There are several benefits to the over classification strategy. It requires fewer waste containers in areas that may already be lacking in space; it removes the risk of under-classifying something; and it requires less time to educate clinical staff on proper waste segregation. In addition, clinical staff may often prefer to have a single container for disposal since it does not require much in-the-moment decision making.
While there are many benefits to utilizing this method, there are some major drawbacks as well. Because of the strict labeling, storage, and disposal regulations that apply to hazardous waste, a hospital could see an increase in their regulatory burden depending on how much waste is generated. Additionally, there is still some level of separation that needs to occur, even among hazardous pharmaceuticals to ensure no incompatibles are disposed of in the same container.
There is also an increased cost associated with over classification, since hazardous waste is treated at a higher level and is typically accumulated in single-use plastic containers, bringing premium costs for both container purchase and waste treatment.
An alternative to the over classification method above is to segregate hazardous pharmaceuticals from the non-hazardous pharmaceuticals. This method seeks to ensure that just the 5% of hospital medications listed as hazardous are treated as hazardous. The remainder of the waste would be placed into a non-hazardous pharmaceutical container and sent off for treatment and disposal as such.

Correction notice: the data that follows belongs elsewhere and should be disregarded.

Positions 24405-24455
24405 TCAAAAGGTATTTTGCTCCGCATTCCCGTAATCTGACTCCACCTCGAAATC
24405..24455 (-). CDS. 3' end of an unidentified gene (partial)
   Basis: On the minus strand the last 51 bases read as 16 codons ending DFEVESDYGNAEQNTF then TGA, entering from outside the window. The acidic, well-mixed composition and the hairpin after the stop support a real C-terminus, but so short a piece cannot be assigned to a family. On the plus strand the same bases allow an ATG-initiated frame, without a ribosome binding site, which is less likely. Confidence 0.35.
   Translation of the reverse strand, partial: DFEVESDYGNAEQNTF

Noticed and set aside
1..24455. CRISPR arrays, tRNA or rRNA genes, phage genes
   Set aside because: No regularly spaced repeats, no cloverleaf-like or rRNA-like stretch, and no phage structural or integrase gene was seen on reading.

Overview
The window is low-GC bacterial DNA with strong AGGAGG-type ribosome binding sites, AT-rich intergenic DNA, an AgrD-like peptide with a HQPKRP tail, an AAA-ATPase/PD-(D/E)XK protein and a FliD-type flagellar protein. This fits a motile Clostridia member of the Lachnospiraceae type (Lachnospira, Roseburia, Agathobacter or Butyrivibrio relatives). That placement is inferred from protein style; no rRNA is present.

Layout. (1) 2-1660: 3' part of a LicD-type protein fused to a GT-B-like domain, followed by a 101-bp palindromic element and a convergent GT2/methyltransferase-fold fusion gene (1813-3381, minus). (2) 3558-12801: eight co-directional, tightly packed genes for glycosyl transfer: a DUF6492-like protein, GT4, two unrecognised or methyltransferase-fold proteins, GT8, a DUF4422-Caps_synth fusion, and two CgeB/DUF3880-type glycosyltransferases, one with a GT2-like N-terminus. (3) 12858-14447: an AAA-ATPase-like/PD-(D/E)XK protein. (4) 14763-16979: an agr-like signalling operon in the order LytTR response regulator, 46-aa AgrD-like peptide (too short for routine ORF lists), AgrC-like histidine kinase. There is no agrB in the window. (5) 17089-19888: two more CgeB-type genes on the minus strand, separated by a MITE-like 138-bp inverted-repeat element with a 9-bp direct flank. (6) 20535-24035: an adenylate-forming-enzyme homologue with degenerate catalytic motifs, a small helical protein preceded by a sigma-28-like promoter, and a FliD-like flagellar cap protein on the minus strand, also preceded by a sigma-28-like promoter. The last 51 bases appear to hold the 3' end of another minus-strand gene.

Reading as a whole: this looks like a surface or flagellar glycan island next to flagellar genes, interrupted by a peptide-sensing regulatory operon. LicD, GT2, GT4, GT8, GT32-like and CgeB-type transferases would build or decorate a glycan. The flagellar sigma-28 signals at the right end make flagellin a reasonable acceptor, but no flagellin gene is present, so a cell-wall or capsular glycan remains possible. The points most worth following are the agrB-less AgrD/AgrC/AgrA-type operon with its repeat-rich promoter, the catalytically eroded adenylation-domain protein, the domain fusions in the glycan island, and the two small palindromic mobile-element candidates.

There are many benefits to this method. Reducing the amount of hazardous waste generated in a facility subsequently lessens the facility’s regulatory burden as well as the costs associated with disposal since hazardous waste is generally the highest-cost waste stream. By diverting non-hazardous medications to a non-hazardous waste stream, waste disposal and treatment costs are reduced by a minimum of 50 percent. Additionally, this dual-segregation model enables the use of security-engineered reusable containers for the collection of 85-plus percent of medications, providing protection for staff and patients from theft or misappropriation of opioids.
Take for example the experience of Irredell Health. By implementing a segregation strategy, Irredell Health was able to significantly reduce the amount of hazardous waste it produced, achieving a 35 percent reduction in costs while also transitioning from the status of a Large Quantity Generator to a Small Quantity Generator of hazardous waste, reducing the regulatory burden.
Segregation models do come with some detractors. There is a risk that waste is under classified and not sent for appropriate disposal, leading to unwanted consequences for the facility. As a result, clinical education is important in this model to give staff enough information to properly segregate hazardous from non-hazardous pharmaceuticals.
The Benefits of a Waste Disposal Partner
While some hospitals may prefer to over-categorize to avoid many of the potential compliance risks, this pathway can be financially unviable for many institutions (not to mention damaging to the environment). The best bet is to implement a waste segregation policy in partnership with a dedicated waste partner like Daniels Health.
With decades of experience in auditing facilities, designing bespoke disposal plans, and training healthcare workers, Daniels Health is well positioned to support your facility’s needs. Whether it’s through the implementation of a formulary analysis or the introduction of the Pharmasmart container system, there are many ways to improve your pharmaceutical waste program in order to reduce costs and lower your regulatory burden. Give us a call to get started today.